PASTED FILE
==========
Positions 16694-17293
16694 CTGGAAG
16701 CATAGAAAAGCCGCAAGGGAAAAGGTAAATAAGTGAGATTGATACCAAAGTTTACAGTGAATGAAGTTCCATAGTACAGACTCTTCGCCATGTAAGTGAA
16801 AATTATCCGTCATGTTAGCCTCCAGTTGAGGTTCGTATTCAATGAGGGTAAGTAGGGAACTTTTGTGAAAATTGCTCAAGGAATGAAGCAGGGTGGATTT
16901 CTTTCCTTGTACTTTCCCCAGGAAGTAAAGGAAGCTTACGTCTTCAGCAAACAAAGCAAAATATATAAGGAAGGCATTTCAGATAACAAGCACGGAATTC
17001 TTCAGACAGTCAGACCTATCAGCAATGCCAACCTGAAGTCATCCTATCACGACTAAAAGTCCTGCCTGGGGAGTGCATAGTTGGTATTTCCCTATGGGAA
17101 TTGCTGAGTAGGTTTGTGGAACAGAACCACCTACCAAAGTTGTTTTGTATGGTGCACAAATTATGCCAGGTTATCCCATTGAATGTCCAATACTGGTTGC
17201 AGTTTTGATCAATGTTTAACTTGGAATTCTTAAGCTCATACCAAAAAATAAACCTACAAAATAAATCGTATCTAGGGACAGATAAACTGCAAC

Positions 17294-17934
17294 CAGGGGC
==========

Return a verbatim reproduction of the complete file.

Positions 16694-17293
16694 CTGGAAG
16701 CATAGAAAAGCCGCAAGGGAAAAGGTAAATAAGTGAGATTGATACCAAAGTTTACAGTGAATGAAGTTCCATAGTACAGACTCTTCGCCATGTAAGTGAA
16801 AATTATCCGTCATGTTAGCCTCCAGTTGAGGTTCGTATTCAATGAGGGTAAGTAGGGAACTTTTGTGAAAATTGCTCAAGGAATGAAGCAGGGTGGATTT
16901 CTTTCCTTGTACTTTCCCCAGGAAGTAAAGGAAGCTTACGTCTTCAGCAAACAAAGCAAAATATATAAGGAAGGCATTTCAGATAACAAGCACGGAATTC
17001 TTCAGACAGTCAGACCTATCAGCAATGCCAACCTGAAGTCATCCTATCACGACTAAAAGTCCTGCCTGGGGAGTGCATAGTTGGTATTTCCCTATGGGAA
17101 TTGCTGAGTAGGTTTGTGGAACAGAACCACCTACCAAAGTTGTTTTGTATGGTGCACAAATTATGCCAGGTTATCCCATTGAATGTCCAATACTGGTTGC
17201 AGTTTTGATCAATGTTTAACTTGGAATTCTTAAGCTCATACCAAAAAATAAACCTACAAAATAAATCGTATCTAGGGACAGATAAACTGCAAC

Positions 17294-17934
17294 CAGGGGC